Author Topic: In the New Yorker...  (Read 452478 times)

Offline serious crayons

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Re: In the New Yorker...
« Reply #40 on: March 15, 2009, 01:45:46 pm »
How about other subscribers?

Well, here's an article I found enjoyable and memorable for reasons I can't fully explain:

http://www.newyorker.com/archive/2001/10/15/011015fa_fact_macfarquhar

(Actually, that's just an abstract of the article -- to see the whole thing, you have to register, which I haven't gotten around to doing yet.)

It's a profile of the producer Brian Grazer, who often teams up with director Ron Howard. Grazer is kind of interesting, but probably not all THAT wildly fascinating. Yet for some reason, memories of the piece stuck with me. So now Brian Grazer is just about the only Hollywood producer I am familiar with and pay attention to. I always perk up when I see Grazer on TV, or any mention of Grazer in print, am likely to see any Howard/Grazer movie (most recently, Frost/Nixon). Also, I am likely to read any profile by Larissa MacFarquhar.

It's funny, the articles that stay with you. Maybe it was just that I read it while sitting outdoors on a beautiful afternoon or something. I'd probably better not reread it, because then instead of remembering it fondly I would probably wonder why I found it so interesting in the first place.

I'll see if I can think of other memorable articles. I don't clip them, so I have to rely on my unreliable memory.


Offline Front-Ranger

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Re: In the New Yorker...
« Reply #41 on: March 15, 2009, 05:08:24 pm »
Then you might also like:

Big Pictures: Hollywood Looks for a Future

which discusses currently successful producers including James Shamus!
May 2019 be better for us all.

Offline serious crayons

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Re: In the New Yorker...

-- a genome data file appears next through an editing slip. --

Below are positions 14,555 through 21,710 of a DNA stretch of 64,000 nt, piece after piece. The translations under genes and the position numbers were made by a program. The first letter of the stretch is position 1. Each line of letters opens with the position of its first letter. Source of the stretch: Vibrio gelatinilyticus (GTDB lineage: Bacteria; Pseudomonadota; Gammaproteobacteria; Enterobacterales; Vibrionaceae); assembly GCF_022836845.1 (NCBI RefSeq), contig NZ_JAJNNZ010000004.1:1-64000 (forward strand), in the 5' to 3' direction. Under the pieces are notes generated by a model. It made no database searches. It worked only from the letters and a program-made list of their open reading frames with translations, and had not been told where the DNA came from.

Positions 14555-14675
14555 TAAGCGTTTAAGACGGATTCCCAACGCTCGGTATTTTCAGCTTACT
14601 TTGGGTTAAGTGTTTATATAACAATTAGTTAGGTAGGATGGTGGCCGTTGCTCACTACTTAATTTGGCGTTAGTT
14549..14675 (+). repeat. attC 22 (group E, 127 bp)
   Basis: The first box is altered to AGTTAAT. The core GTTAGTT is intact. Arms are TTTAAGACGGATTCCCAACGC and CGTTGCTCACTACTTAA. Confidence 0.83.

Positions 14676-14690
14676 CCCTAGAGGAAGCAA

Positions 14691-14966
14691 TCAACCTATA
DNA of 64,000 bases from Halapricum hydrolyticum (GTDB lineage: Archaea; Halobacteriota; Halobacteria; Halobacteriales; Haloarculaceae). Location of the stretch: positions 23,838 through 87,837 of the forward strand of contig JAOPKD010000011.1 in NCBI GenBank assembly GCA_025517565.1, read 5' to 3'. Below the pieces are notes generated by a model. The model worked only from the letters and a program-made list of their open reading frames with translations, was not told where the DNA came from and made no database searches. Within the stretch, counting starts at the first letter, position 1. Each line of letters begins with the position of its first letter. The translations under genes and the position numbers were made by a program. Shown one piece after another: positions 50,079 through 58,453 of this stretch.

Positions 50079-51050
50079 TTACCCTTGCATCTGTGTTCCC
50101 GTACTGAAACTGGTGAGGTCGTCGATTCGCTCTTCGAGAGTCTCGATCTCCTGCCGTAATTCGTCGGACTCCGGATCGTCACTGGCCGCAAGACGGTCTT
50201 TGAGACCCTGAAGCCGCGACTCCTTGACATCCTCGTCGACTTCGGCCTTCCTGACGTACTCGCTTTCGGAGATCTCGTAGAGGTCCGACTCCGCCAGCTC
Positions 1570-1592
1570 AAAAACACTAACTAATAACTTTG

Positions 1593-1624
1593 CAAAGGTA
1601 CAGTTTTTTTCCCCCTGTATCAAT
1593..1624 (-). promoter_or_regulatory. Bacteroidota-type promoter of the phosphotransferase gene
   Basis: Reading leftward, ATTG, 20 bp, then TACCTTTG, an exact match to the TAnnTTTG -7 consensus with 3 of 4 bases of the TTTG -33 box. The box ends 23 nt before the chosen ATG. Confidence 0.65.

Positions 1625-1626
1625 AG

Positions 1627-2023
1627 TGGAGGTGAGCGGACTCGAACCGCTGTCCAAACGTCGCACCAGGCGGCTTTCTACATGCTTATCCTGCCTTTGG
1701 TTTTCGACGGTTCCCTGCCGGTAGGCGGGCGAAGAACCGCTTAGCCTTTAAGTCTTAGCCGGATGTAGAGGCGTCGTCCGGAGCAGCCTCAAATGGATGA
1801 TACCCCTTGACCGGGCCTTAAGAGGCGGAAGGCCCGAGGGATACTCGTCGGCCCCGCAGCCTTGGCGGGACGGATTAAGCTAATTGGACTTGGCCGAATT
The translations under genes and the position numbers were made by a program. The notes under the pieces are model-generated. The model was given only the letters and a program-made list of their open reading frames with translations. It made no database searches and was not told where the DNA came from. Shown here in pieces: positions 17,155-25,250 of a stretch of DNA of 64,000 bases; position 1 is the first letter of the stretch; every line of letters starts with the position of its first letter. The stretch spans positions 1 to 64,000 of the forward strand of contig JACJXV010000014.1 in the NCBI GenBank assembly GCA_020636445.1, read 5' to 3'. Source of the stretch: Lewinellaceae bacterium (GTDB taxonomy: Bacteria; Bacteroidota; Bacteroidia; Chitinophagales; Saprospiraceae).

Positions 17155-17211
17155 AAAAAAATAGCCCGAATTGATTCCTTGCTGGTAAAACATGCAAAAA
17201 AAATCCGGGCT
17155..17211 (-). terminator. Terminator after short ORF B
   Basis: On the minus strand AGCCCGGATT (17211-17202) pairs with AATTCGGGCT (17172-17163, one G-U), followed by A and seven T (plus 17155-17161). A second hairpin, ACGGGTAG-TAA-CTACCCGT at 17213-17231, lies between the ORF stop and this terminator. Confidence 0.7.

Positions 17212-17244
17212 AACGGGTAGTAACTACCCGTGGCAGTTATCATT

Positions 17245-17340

« Reply #42 on: March 18, 2009, 11:13:08 am »
I just discovered that if you are a subscriber, you can register on the New Yorker site and access all of the magazine's articles going back to 1925.

I saw David Grann, the author of "The Lost City of Z," on Colbert. Grann is a staff writer who wrote an article in 2005 about an explorer who disappeared in the Amazon in 1925 (there's that year again!), and recently published a book about it. So I looked it up and, voila.

Wow, this could be a serious time-vacuum.


Offline Front-Ranger

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Re: In the New Yorker...
« Reply #43 on: March 18, 2009, 10:52:38 pm »
Hopefully it should be a good research resource!!
May 2019 be better for us all.

Offline Front-Ranger

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Re: In the New Yorker...
« Reply #44 on: May 16, 2009, 08:45:49 am »
This week's issue is outstanding IMO. There is a Gladwellesque article about the success of children who learn to put off gratification, a lovely short story by Salmon Rushdie, and an excellent but long article about the economic crisis. Does it seem to you like there have been more books and articles written about the economic collapse than about 9-11, even though we're still in the thick of it? Another article profiles Fred Franzia, an Archie Bunker type who has shaken up the Napa Valley with Two Buck Chuck.
May 2019 be better for us all.

Offline Jeff Wrangler